Texas Law that Forbids Harboring Illegal Aliens Is Temporarily Enjoined

By Dan Cadman on April 18, 2016

A federal judge in San Antonio has issued a temporary injunction against a Texas statute signed into law nearly a year ago that forbids harboring illegal aliens.

According to Breitbart, the injunction is the result of a lawsuit filed by the Mexican American Legal Defense and Educational Fund on behalf of a migrant center. The center claims not to inquire into the immigration status of its clientele, but says forthrightly in its complaint: "In his role as Executive Director of RAICES, Plaintiff Ryan provides shelter to immigrant women and children who are not authorized to be present in the U.S. and lack lawful immigration status." So clearly the assertion that the individuals aren't being asked anything about their status is a legal fiction designed to provide a fig leaf of protection against enforcement activities at either the state or federal level.

The decision to issue the injunction seems curious to me. It is well settled that state and local governments may not go their own path and intrude on uniquely federal prerogatives in the arena of immigration (except, apparently, where "sanctuary" rules are concerned, which this administration has been so obligingly inclined to ignore). But where harboring is concerned, Congress doesn't seem to have been inclined to singularly occupy the field.

The federal anti-smuggling/anti-harboring statute, 8 U.S.C. Section 1324, says this at subsection (c):

Authority to arrest. No officer or person shall have authority to make any arrests for a violation of any provision of this section except officers and employees of the Service designated by the Attorney General, either individually or as a member of a class, and all other officers whose duty it is to enforce criminal laws. (Emphasis added.)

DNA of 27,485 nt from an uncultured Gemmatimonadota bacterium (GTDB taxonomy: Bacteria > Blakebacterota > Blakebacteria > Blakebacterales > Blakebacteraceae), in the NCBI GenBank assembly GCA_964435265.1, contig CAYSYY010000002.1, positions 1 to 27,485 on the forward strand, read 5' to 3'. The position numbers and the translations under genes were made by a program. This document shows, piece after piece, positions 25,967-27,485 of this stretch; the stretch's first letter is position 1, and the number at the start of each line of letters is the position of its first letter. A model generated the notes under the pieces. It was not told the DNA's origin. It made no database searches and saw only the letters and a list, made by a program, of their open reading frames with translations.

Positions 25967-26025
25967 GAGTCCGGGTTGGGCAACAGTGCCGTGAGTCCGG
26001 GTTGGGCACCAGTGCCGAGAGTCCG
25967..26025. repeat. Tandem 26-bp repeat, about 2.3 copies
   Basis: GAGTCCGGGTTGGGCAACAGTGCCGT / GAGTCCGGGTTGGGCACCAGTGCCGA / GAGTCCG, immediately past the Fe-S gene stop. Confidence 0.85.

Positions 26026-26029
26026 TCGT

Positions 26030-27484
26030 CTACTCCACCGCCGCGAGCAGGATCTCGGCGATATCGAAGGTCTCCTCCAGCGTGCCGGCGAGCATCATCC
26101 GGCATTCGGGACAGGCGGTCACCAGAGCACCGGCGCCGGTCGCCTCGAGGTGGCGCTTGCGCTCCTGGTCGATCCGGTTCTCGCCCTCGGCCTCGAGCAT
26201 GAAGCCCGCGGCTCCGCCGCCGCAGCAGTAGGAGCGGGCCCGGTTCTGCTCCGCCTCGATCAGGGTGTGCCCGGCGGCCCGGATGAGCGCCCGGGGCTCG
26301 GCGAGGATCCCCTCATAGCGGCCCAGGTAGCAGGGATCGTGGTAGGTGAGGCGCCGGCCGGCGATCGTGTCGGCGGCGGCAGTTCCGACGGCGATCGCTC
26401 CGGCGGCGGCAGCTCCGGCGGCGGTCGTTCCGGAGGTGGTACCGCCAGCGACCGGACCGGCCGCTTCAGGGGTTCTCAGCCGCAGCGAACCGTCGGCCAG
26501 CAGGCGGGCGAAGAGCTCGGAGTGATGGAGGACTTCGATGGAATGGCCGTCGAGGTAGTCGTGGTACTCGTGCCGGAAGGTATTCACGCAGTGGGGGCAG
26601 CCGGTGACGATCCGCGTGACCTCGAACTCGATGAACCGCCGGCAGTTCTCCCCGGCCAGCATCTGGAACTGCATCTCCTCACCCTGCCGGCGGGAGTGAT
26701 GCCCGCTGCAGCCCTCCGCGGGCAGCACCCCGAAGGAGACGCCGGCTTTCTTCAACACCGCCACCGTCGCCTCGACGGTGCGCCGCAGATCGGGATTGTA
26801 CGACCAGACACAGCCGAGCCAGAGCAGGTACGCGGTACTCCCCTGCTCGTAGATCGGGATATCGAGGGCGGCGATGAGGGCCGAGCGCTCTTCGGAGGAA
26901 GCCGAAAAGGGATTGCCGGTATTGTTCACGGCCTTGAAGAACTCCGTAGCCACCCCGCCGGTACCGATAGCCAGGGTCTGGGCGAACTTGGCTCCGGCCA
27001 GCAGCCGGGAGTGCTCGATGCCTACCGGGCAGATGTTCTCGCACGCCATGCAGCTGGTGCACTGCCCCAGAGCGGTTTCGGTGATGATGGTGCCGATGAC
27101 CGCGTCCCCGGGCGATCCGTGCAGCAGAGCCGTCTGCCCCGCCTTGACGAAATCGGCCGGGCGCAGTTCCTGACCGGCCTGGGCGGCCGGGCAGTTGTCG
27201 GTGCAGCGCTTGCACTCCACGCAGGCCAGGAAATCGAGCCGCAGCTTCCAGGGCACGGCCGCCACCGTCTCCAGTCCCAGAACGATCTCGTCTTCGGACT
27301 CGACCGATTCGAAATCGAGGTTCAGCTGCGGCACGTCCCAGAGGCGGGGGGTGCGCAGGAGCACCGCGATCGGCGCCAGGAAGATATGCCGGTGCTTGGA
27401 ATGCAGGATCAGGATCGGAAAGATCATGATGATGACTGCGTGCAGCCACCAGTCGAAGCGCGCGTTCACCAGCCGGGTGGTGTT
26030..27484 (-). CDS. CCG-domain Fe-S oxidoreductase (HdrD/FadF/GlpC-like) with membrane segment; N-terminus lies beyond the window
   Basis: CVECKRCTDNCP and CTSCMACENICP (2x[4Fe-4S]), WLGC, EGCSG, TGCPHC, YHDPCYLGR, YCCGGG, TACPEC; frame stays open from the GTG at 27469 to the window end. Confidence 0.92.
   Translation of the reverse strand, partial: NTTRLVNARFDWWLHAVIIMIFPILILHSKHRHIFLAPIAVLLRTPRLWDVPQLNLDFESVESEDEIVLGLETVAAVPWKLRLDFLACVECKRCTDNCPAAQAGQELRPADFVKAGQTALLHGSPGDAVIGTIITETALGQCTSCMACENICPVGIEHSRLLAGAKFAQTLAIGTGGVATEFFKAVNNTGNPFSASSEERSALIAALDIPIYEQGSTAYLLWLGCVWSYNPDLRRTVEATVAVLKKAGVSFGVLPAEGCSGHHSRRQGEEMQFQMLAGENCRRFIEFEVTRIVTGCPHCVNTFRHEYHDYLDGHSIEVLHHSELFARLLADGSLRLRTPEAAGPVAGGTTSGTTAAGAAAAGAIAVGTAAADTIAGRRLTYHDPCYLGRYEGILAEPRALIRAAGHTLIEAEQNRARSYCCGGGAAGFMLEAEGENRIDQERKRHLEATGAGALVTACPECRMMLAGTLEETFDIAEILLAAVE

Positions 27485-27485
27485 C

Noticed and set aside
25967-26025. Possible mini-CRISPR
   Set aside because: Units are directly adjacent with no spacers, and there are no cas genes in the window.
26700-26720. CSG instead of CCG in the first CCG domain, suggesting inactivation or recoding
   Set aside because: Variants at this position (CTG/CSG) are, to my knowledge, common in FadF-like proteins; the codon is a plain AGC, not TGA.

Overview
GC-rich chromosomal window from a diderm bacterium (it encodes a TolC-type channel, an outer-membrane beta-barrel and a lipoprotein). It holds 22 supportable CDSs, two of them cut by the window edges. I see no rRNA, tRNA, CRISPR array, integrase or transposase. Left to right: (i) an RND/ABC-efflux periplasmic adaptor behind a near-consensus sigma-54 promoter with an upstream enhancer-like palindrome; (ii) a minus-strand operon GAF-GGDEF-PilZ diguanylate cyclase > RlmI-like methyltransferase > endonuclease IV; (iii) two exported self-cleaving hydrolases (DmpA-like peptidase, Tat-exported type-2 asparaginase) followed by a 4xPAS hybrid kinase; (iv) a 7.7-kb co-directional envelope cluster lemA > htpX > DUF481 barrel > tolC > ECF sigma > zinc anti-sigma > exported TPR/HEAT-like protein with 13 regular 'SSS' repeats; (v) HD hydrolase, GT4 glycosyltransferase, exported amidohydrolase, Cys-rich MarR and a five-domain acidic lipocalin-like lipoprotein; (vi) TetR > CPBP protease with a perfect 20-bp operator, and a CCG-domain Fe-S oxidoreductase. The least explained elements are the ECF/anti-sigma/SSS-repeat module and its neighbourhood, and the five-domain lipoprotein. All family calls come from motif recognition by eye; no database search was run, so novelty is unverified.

This provision has been repeatedly held to permit sworn state and local law enforcement officers to enforce the statute. It has been particularly useful, for instance, as a force multiplier for federal immigration and border agents when state highway patrol vehicles pull over vans, cars, and buses for vehicular infractions, only to discover that they are in fact smuggling aliens. The same has held true when neighbors call local police to report strange comings and goings in a subdivision home, only to discover that it is a safe house for an alien smuggling ring.

Under these circumstances, one can only wonder why the federal judge thinks that the state of Texas is forbidden from enacting a law that appears to be consonant with what federal law already permits its officers to do.

But if the injunction ends up being permanent, my strong suggestion to Texas is to enact a policy directing its state and local law enforcement officers to continue doing what they must and should be doing to interdict alien smuggling and harboring, and simply present the charges to the U.S. attorneys for federal prosecution under 8 U.S.C. § 1324.